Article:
Tips for Managing Cravings and Withdrawal Symptoms

Dealing With Cravings In Recovery

Addiction is a physical and chronic illness, affecting the brain and body alike, and requiring committed and long-term treatment. One reason addiction is a chronic illness is because it is recurring. Addiction cannot be treated in a single session, and a single course of treatment often isn’t enough – to beat an addiction into remission and keep a person sober, one has to take on a multimodal approach that prioritizes the patient’s circumstances and challenges, rather than molding them to the treatment.

A large part of managing addiction in the long-term is working with a patient to find effective ways to avoid and deal with cravings. Withdrawal symptoms are also a common symptom of addiction, occurring a few hours after beginning abstinence.


Understanding Cravings and Withdrawal Symptoms

Cravings are, for lack of a better term, memories that the brain holds onto.  They resurface and gain traction in moments of stress, as well as boredom, or for no reason at all at times. Cravings can be weak or strong but do weaken over time. In line with the point about patient-centric treatment, managing a recovering addict’s cravings may involve any number of different techniques and approaches.

Withdrawal symptoms occur for a large variety of reasons. The first and most common is related to a person’s overall health. Addiction often causes neglect, especially in matters of hygiene and diet. As an addiction worsens, both the physical incentive and the emotional motivation to stay healthy fades away. Heavy drug use numbs the body and mind, causing lowered appetite, inducing an analgesic effect, and reducing cognitive function.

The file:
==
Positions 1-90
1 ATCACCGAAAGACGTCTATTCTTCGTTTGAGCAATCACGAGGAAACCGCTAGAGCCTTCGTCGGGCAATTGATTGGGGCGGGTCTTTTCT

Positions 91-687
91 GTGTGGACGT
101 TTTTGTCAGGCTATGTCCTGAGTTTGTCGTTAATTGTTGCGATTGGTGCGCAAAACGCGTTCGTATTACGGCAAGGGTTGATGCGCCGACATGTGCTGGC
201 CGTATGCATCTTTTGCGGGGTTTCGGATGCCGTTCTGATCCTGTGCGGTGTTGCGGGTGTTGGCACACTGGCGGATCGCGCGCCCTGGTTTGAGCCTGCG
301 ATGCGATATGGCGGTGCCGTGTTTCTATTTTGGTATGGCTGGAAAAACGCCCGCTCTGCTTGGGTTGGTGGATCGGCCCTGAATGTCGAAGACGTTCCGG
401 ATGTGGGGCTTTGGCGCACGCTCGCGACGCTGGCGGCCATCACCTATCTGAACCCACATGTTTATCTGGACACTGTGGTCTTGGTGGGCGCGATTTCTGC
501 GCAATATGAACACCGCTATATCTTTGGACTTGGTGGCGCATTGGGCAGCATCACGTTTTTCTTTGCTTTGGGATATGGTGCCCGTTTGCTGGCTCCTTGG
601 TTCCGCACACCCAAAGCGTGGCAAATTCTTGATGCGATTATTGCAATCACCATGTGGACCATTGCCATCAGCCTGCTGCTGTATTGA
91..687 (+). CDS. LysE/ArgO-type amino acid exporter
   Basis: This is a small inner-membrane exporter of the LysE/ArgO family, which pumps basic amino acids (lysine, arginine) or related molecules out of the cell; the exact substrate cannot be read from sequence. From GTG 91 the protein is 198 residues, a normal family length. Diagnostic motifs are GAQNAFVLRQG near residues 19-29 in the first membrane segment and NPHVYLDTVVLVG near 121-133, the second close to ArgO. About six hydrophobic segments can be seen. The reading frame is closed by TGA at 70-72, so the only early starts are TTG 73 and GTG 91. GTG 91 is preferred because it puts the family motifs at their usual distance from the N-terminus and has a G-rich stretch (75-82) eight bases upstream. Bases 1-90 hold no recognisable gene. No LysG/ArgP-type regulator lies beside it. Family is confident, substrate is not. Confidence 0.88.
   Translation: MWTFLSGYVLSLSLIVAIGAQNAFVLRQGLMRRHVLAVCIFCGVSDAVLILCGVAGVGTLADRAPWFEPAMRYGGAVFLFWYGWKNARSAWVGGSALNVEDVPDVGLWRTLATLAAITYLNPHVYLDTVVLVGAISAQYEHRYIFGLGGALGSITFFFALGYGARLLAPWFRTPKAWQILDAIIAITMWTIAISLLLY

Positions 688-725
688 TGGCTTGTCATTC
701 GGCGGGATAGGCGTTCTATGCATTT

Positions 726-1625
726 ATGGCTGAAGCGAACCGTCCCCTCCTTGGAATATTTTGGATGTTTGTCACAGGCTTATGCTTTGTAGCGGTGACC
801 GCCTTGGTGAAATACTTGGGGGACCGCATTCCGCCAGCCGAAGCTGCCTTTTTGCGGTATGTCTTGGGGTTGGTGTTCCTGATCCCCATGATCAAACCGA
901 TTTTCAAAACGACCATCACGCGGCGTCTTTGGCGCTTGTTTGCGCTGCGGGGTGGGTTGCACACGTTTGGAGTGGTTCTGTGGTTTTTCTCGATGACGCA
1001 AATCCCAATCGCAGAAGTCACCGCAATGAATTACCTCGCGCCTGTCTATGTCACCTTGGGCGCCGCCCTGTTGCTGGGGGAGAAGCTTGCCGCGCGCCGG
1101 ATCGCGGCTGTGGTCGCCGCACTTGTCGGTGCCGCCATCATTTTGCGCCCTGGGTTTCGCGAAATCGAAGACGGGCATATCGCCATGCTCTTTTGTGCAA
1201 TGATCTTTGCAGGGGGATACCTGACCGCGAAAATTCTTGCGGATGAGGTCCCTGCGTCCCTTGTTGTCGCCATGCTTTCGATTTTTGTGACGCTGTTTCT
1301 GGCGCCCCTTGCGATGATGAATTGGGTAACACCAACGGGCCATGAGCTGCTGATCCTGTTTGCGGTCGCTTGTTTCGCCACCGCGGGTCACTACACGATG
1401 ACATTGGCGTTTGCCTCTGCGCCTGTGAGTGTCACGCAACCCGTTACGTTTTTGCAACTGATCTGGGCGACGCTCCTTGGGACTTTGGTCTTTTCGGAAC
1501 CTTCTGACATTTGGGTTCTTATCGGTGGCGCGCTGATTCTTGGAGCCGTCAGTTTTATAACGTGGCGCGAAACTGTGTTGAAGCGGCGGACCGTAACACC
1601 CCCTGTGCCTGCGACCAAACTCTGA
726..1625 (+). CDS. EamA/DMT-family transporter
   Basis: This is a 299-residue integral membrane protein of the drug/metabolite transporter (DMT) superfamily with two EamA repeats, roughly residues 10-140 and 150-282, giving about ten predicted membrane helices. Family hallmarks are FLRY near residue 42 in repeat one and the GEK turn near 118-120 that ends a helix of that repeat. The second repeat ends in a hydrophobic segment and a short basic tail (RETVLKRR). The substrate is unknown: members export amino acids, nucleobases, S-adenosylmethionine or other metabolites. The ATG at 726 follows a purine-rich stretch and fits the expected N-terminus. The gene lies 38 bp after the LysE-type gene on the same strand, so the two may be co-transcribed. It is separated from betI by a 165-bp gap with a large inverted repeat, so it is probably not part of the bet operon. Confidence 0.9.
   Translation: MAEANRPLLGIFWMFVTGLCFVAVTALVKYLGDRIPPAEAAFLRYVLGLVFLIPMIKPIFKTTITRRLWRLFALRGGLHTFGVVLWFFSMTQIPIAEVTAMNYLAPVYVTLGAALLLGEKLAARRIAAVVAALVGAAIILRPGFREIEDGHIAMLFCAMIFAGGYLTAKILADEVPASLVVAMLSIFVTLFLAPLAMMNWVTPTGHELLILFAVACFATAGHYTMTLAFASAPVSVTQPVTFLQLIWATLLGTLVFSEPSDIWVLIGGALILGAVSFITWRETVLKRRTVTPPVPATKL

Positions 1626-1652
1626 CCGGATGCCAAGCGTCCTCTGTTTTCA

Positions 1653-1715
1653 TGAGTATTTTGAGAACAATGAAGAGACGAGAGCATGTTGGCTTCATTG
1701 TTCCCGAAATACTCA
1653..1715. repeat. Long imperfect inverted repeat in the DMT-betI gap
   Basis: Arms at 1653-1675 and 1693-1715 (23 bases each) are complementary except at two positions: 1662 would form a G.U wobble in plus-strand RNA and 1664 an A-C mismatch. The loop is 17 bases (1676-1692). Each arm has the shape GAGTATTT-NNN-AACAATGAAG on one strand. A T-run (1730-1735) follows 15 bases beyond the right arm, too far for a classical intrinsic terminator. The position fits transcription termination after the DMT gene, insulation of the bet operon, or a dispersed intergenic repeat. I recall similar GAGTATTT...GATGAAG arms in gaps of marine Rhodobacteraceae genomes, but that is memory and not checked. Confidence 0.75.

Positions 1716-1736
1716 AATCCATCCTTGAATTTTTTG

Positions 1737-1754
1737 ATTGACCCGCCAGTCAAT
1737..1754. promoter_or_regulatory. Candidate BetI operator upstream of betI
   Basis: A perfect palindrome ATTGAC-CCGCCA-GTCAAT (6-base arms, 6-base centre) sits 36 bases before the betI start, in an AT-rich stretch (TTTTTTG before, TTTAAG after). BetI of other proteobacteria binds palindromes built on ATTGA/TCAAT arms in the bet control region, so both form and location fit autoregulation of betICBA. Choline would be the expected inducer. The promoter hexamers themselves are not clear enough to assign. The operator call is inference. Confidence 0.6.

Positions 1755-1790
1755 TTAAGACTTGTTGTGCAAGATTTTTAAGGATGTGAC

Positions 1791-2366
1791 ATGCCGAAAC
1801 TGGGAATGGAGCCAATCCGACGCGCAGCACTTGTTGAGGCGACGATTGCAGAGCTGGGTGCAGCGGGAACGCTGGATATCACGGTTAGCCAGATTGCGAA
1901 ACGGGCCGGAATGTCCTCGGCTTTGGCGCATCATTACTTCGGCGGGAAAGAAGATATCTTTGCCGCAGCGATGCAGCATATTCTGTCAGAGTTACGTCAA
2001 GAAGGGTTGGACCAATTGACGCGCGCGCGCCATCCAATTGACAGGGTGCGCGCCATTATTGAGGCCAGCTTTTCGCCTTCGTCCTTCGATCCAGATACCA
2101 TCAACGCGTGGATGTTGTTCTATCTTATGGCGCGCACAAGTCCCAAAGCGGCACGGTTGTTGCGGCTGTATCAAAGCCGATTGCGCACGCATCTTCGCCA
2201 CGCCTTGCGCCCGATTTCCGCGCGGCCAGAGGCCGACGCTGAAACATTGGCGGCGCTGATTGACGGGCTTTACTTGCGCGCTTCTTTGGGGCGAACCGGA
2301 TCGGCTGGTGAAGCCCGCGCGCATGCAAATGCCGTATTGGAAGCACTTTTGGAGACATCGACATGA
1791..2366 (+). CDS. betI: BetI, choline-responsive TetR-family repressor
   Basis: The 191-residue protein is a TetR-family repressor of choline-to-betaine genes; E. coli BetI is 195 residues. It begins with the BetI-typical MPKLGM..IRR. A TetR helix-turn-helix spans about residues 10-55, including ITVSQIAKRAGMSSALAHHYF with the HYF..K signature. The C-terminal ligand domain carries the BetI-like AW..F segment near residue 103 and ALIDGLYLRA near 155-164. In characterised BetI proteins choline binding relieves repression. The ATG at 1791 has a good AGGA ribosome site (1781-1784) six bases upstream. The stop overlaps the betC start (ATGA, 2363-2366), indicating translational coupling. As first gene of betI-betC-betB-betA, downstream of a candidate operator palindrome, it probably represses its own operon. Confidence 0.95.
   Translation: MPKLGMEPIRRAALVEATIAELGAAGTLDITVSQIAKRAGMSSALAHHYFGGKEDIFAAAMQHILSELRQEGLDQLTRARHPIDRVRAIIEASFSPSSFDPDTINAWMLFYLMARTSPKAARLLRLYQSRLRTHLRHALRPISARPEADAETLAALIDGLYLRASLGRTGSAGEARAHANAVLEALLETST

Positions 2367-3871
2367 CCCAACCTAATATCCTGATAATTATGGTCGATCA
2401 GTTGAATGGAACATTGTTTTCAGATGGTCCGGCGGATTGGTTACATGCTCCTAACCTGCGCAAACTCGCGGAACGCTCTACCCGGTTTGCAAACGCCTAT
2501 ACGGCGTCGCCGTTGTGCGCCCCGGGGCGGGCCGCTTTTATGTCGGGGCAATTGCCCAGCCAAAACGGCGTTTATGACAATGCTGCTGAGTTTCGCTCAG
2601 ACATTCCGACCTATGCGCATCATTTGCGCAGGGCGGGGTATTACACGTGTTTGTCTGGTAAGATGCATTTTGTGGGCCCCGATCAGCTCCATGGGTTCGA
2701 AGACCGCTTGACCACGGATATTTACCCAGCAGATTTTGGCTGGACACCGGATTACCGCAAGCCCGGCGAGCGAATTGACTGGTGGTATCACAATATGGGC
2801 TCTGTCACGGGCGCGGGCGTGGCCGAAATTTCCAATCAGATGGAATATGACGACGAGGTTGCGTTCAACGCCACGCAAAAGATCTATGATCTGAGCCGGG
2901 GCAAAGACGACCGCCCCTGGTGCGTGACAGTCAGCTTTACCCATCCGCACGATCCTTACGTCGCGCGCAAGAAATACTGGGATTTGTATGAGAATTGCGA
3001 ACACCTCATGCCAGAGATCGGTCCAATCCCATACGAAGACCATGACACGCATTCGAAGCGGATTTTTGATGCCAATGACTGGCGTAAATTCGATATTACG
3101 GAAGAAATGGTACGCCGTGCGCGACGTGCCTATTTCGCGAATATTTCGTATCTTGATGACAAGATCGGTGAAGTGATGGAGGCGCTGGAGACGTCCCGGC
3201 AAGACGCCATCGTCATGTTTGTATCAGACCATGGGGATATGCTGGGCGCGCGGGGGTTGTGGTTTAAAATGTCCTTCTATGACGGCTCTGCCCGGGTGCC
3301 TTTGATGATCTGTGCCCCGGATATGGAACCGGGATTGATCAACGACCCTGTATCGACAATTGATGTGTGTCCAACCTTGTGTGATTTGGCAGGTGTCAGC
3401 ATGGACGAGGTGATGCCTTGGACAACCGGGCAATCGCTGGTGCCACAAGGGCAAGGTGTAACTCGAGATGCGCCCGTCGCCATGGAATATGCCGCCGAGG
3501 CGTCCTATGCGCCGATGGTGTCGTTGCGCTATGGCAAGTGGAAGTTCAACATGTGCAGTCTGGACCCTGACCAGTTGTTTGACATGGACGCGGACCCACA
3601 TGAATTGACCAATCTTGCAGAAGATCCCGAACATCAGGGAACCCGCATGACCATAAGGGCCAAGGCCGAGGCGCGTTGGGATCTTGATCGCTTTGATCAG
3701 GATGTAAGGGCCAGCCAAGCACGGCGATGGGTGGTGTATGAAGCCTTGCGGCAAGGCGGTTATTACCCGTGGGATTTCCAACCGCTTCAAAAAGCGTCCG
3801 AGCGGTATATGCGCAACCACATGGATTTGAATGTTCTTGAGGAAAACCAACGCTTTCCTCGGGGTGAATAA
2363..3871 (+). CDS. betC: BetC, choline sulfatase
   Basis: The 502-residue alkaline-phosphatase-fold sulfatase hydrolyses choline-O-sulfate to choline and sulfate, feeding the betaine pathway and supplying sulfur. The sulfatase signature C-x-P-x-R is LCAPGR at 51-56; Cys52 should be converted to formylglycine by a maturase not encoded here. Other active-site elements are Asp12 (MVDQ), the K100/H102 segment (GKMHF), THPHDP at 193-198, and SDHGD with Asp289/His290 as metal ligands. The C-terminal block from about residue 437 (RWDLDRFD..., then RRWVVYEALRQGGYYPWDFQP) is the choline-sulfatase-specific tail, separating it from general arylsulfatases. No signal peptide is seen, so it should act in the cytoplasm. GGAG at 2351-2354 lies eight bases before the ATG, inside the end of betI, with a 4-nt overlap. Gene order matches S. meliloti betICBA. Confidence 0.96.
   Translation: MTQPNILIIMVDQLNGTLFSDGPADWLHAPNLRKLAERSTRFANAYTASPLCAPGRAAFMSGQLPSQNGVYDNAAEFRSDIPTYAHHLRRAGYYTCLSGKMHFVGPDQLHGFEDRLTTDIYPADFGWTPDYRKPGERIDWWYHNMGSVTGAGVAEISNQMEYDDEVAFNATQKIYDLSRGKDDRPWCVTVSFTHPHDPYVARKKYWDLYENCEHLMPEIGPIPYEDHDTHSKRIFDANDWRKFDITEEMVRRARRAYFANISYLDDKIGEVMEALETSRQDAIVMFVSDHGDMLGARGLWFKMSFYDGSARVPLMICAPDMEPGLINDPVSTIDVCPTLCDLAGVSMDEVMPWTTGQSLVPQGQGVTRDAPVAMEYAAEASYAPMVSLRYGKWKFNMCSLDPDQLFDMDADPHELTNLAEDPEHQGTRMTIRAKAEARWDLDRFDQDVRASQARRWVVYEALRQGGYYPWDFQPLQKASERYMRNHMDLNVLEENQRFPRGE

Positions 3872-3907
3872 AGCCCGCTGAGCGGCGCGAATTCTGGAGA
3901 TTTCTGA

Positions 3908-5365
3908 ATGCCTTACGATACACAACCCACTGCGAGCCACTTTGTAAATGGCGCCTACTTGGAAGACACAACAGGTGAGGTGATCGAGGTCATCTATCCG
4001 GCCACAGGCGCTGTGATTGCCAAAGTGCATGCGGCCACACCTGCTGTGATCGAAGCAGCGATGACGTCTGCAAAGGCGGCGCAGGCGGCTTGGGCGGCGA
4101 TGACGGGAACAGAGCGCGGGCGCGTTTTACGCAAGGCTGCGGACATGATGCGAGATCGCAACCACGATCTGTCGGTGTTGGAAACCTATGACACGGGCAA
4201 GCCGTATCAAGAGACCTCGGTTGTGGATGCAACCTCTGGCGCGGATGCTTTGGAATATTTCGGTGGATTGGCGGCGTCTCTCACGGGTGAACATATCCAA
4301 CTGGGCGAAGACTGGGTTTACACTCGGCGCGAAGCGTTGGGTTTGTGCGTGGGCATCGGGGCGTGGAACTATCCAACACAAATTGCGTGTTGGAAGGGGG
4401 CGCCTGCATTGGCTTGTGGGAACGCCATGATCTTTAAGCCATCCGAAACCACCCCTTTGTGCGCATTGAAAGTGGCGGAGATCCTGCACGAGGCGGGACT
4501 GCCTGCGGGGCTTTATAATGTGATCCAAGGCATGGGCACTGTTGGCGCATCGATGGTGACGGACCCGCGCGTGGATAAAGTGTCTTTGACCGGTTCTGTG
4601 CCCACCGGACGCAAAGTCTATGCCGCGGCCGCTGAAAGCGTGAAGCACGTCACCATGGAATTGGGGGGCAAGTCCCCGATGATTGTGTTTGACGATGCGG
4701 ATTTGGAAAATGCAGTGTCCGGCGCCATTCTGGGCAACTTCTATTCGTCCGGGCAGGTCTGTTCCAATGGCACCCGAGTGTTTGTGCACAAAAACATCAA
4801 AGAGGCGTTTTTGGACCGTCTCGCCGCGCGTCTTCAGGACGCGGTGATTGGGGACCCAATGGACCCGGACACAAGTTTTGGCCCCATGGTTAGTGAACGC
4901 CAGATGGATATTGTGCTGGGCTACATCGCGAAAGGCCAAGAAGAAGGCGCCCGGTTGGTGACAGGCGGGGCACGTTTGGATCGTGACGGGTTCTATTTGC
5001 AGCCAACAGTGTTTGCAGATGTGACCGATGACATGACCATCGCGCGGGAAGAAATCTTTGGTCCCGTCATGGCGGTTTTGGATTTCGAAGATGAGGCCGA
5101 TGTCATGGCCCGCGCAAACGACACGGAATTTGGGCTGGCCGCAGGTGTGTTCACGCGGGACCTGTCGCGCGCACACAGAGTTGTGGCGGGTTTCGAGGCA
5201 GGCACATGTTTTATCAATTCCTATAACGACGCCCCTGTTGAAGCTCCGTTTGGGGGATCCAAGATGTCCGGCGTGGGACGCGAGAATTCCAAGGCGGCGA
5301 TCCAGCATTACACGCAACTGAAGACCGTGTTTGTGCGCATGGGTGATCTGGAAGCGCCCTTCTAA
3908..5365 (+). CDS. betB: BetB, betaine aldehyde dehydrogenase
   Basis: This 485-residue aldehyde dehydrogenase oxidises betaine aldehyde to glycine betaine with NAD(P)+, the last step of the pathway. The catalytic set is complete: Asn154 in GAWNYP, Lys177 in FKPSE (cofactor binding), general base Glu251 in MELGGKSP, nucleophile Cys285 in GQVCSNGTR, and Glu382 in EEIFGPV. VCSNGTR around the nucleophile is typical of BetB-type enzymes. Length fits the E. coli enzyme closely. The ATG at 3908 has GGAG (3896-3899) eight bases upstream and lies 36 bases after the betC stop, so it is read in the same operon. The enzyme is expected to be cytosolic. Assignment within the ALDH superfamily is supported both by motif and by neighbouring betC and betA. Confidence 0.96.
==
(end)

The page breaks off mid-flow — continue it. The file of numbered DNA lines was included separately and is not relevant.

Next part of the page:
When the drug begins to wash completely out of the system and sobriety sets in, the body goes into a short recalibration. All the negative physical habits an addict may have been engaging in during their period of addiction come to light all at once.

In other cases, withdrawal symptoms are a matter of the changes ongoing within the brain during addiction. As a person begins to physically depend on a drug to function, their neurotransmission changes accordingly. An abrupt end of drug use can wreak havoc on a body that is used to the way the brain has been functioning under regular drug use.

Cravings and withdrawal symptoms can be successfully managed in any good recovery program, but these programs must be adjusted to the specific needs of each individual seeking help. How you approach them is a matter of personal preference, as well as a matter of finding an effective form of treatment specifically for you.


Cold Turkey vs. Gradual Weaning

Withdrawal symptoms occur hours after a person last used a drug. They last days to weeks, depending on the drug, the severity of the addiction, the age and size of the addict, and various other factors such as overall health and lifestyle during early recovery. After withdrawal is over, withdrawal symptoms may return weeks after the drug was last taken. This is called post-acute withdrawal, and occurs for different reasons than initial withdrawal, but with similar symptoms.

Withdrawal symptoms are rarely fatal, but they are always uncomfortable. Every addictive drug has the potential of producing extremely uncomfortable symptoms. These usually include feelings of nausea, sweating, heart rate increases, flu-like symptoms, diarrhea, dizziness, and various other symptoms depending on the drug.

Some drugs are more dangerous than others to recover from. Going cold turkey (abruptly quitting) on heavy drinking can kill you. Alcohol withdrawal symptoms can be very severe. Other depressants are similarly dangerous, including anti-anxiety drugs and sedatives like Xanax and Valium, as well as barbiturates and tranquilizers.